Decision-making – a complex nexus of data and variables
“Humans are distinguished from other species by a massive brain that enables us to imagine a future and influence it by what we do in the present.” – David Suzuki
Human intelligence is most effectively utilized when tasked to exploit advantages and avoid risks by using experience, knowledge, and insight to anticipate dangers and opportunities. In doing so, it processes information from the past including statistical data, recommendations, observations, or tenets from earlier learnings.
Organizations have matured to this context across most functional verticals. In today’s era, theory without data is a capital mistake. Organizations across sectors depend heavily upon data for decision-making, response to change, and establishment of strategic goals.
The most critical piece of this process intuitively enough is efficient treatment and management of relevant data.
What do we mean by Manual Data Processing?
The terms “automatic” and “manual” are relative to each other and subject to change with advancements in technology. A self-driving car is more “automatic” than a car with automatic transmission, which is more “automatic” as compared to one with manual transmission.
Today, we shall be taking the liberty to refer to all modes of HSE data processing, that do not involve Artificial Intelligence, (advanced analytics) as “manual”. This is going to include pen-paper (checkbox-based) incident recording as well as those carried out using spreadsheets, database apps, and ERPs requiring manual logging of data.
“Nearly half (48%) of manufacturing companies use spreadsheets or other manual data entry documents.”
This work is usually performed by HSE officers trained to look for relevant insights from their administrative zones and transcribe them into the target digital medium. Not to mention the process must be repeated over a fatiguing cycle of data collection, data recording, and providing updates.
Why manual data entry and processing can be inefficient and have dangerous consequences for HSE?
Right from faulty collection to faulty collation and analysis, manual data processing has been the undoing of seemingly impeccable HSE strategies. An analysis of data consistency of checkbox-based hazard reports conducted by the Journal of Petroleum Technology revealed that,
“Approximately 20% of employees had checked the ‘other’ category when reporting something they didn’t comprehend, adversely affecting the identification process.”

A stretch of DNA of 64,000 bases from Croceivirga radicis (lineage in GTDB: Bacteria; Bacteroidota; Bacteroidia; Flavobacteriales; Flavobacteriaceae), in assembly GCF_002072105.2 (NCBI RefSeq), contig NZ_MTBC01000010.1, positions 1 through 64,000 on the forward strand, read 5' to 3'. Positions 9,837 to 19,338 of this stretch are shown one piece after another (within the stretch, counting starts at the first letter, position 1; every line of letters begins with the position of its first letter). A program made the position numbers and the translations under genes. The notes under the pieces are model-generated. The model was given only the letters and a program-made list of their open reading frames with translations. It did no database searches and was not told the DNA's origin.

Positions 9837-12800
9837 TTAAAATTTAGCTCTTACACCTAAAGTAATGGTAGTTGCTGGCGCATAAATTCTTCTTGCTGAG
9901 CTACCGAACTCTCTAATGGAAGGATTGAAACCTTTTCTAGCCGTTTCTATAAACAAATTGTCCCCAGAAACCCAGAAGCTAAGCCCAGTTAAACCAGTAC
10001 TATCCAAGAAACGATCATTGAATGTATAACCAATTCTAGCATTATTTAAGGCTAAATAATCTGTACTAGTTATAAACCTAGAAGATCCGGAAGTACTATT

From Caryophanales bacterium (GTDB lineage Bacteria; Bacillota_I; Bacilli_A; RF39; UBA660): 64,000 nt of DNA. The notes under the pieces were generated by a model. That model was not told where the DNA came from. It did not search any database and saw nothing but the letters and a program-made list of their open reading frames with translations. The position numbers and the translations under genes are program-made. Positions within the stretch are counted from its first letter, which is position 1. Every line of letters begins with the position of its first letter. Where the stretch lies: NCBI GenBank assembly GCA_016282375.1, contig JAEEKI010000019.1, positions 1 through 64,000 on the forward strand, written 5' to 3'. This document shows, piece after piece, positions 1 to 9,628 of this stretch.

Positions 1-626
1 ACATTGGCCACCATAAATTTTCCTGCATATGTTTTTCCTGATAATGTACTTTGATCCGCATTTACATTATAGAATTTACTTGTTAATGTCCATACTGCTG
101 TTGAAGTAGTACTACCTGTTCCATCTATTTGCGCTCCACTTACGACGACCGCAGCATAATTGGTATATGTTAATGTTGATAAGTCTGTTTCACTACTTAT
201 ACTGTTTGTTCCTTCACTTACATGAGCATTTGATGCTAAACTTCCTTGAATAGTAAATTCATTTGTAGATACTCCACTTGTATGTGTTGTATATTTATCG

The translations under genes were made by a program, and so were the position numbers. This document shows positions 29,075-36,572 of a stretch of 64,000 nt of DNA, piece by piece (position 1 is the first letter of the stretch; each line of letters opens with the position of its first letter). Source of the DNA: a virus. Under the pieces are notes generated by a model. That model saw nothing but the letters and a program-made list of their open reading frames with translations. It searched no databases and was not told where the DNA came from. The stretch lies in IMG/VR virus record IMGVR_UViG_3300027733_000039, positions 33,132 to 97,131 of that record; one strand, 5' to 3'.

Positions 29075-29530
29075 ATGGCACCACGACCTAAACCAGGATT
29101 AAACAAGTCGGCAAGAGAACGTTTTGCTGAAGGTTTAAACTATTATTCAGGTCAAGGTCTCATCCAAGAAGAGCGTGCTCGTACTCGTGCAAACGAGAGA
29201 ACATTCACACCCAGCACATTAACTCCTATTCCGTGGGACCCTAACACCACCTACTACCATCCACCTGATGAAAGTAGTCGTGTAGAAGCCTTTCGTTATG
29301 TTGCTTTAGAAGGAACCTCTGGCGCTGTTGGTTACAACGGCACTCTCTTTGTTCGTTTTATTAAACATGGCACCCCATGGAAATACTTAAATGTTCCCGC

An average human makes about 5 mistakes every hour. 3,000 or so people working in a high-risk industry make more than 100,000 errors every single day. The same translates over data processing carried out manually. While this depends a lot on the person working that data, the system itself comes to rely heavily on individual capabilities.
In addition to fatally expensive catastrophes that may result, there are major hidden costs of error correction involved. Manual data collection and processing errors can affect the bottom line. It has been shown that incorrect data can cause organizations to overshoot their HSE budgets by over 30%.
“Research firm Gartner has found that the average cost of poor data quality amounts to anywhere between $9.7 million and $14.2 million annually. At the macro level, bad data is estimated to cost the US more than $3 trillion per year.”
What starts with 1, ends with 100
The fiscal cost of manual data processing is defined by the 1-10-100 data entry rule.
“The rule states that verification of data accuracy at the point of entry costs $1, cleaning up of errors costs $10 in batch form, and uncorrected errors cost the organization $100 or more.”
Manual data processing can work if you have the right partners and the right tools, but let’s face it, it is not the most productive use of your time. Especially when you know how fundamentally, and critically important accurate and timely data is to your HSE strategy when the moment arrives.
Cometh the Hour …
Even the best of what you got is of little importance if it is not available when you need it the most. The same is true for HSE data.
Relying on manual data collection is labor-intensive, inefficient, and can lead to a lack of hard data-based, actionable insights for developing HSE strategies. But what is the solution?
The solution lies in using the data “smartly”. In a system reliable enough to eliminate the “luck” factor from HSE, for good. This system should be able to take over the repetitive tasks enabling the highly valued human intelligence to be tasked with identifying opportunities and preventing hazards.
Join us next time as we discuss how automatic processing, powered by AI is the way forward for industries, at a time when there is significant pressure on existing resources and why it’s the hardest, but the best time to make a change.